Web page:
The Santa Barbara Maritime Museum will open an exhibit November 9 to commemorate the 50th anniversary of the first commercial oxygen-helium dive performed by Santa Barbara resident Hugh “Dan” Wilson.
Wilson, an abalone diver, wanted to prove to oil companies that a mixture of helium and oxygen was a commercially viable option. It allowed divers to go deeper into the ocean, thereby allowing oil companies to drill where crude is more abundant. Using compressed air, commercial divers could only reach around 200 feet deep. On November 3, 1962, Wilson jumped into the Santa Barbara Channel and reached a depth of 400 feet.
Don Barthelmess, Professor of Marine Diving Technology at SBCC and chief orchestrator of the upcoming exhibit, said that the dive was “a catalyst for the evolution of deep diving. It allowed man to breathe and explore deeper depths using a medium other than air. It also brought new technology to civilians by putting private enterprise into the equation.”
Oil companies knew that they could harvest more oil if they drilled at greater depths, but they couldn't get their divers deep enough to monitor the process. Divers breathing compressed air become severely intoxicated below 200 feet because of the nitrogen content in their tanks. Nitrogen is a narcotic when inhaled at high pressures. Jacques Cousteau called this “The Rapture of the Deep” and it rendered commercial divers useless.
“The Rapture of the Deep” was not the only obstacle that Wilson had to overcome. Though the Navy had been using oxygen-helium mixtures long before the historic dive, they used an unwieldy 250 pound helmet. Wilson took it upon himself to design a new helmet that would be more practical for commercial divers. With the help of Santa Barbara Radiator Shop, Wilson modified his Japanese abalone helmet and created a lightweight alternative to the Navy equipment.
Furthermore, Wilson’s design included an on-demand breathing system which allowed him to conserve the expensive oxygen-helium mixture. Wilson filed a patent on his design in 1963, it is regarded as an important forerunner to modern diving technology. The original helmet will be on display at the exhibit in November.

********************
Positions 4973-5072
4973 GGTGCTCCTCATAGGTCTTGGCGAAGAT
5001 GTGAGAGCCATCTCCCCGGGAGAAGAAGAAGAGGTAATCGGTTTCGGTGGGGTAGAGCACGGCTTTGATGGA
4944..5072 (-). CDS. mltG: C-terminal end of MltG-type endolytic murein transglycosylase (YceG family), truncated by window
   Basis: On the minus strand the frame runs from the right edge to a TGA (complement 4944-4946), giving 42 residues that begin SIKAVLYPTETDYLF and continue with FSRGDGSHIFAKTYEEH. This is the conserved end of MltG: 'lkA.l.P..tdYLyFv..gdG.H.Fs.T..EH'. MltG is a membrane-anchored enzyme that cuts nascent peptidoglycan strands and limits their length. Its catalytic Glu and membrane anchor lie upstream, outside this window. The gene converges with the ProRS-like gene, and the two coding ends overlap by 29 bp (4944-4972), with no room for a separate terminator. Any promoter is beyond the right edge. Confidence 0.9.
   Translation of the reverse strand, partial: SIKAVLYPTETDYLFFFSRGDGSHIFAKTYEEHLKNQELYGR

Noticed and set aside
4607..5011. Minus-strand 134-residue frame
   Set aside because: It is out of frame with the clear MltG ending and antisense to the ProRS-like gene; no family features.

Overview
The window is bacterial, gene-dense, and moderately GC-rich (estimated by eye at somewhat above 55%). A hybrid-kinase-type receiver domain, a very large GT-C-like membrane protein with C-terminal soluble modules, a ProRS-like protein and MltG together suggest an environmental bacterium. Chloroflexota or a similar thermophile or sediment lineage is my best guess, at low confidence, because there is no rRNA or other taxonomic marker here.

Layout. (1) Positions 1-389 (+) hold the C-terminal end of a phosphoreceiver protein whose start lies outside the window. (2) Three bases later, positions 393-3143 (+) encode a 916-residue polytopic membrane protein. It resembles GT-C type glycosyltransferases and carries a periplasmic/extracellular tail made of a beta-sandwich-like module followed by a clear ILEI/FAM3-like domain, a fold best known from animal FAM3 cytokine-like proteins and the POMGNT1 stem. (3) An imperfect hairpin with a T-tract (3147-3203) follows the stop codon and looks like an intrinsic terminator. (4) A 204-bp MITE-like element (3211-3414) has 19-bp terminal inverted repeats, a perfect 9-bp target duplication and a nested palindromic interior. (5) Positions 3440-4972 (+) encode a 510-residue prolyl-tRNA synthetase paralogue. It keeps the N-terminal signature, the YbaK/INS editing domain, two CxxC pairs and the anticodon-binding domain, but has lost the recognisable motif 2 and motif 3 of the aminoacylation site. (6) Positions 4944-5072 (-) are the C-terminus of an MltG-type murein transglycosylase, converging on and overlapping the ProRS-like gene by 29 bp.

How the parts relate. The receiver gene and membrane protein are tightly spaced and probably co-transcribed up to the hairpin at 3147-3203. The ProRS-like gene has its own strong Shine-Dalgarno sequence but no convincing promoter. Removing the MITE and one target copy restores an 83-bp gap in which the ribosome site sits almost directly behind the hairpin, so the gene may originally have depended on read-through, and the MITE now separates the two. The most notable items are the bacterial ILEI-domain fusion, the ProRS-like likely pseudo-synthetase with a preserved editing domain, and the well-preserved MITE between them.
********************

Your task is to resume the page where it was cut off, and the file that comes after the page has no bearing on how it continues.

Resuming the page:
Barthelmess works for the country’s only publicly funded education program that trains and certifies commercial divers. He aims to celebrate the special role of commercial diving and oil drilling in Santa Barbara’s history, saying that Wilson’s dive “really put Santa Barbara on the map for commercial diving.”
Barthelmess said that the diving program at SBCC has been very successful at placing graduates in jobs all around the country whether they are for oil companies or in other industries such as underwater construction. However, he is disappointed that there aren’t as many local diving jobs as there could be. Barthelmess recalled that when new leases for oil drilling in federal waters were effectively banned in 1984, the demand for commercial diving jobs in and around Santa Barbara came to a “screeching halt.”
Offshore oil drilling has been intensely unpopular in Santa Barbara ever since the oil spill of 1969. Over the years, political careers have been made by crusading against the oil industry. In an ironic twist, congressional candidate Abel Maldonado of the “Drill Baby Drill” Republican Party recently criticized Democratic incumbent Lois Capps for supporting a plan that would allow drilling on the Tranquillon ridge for a limited amount of time. The plan was supported by environmental groups but was ultimately voted down by the California state legislature.
Barthelmess is dismayed by what he sees as the close-mindedness of Santa Barbara politicians. Nevertheless he has not been deterred from attempting to preserve the important legacy of Dan Wilson. “I don’t want this guy to be forgotten,” he said. “What he did was too important.”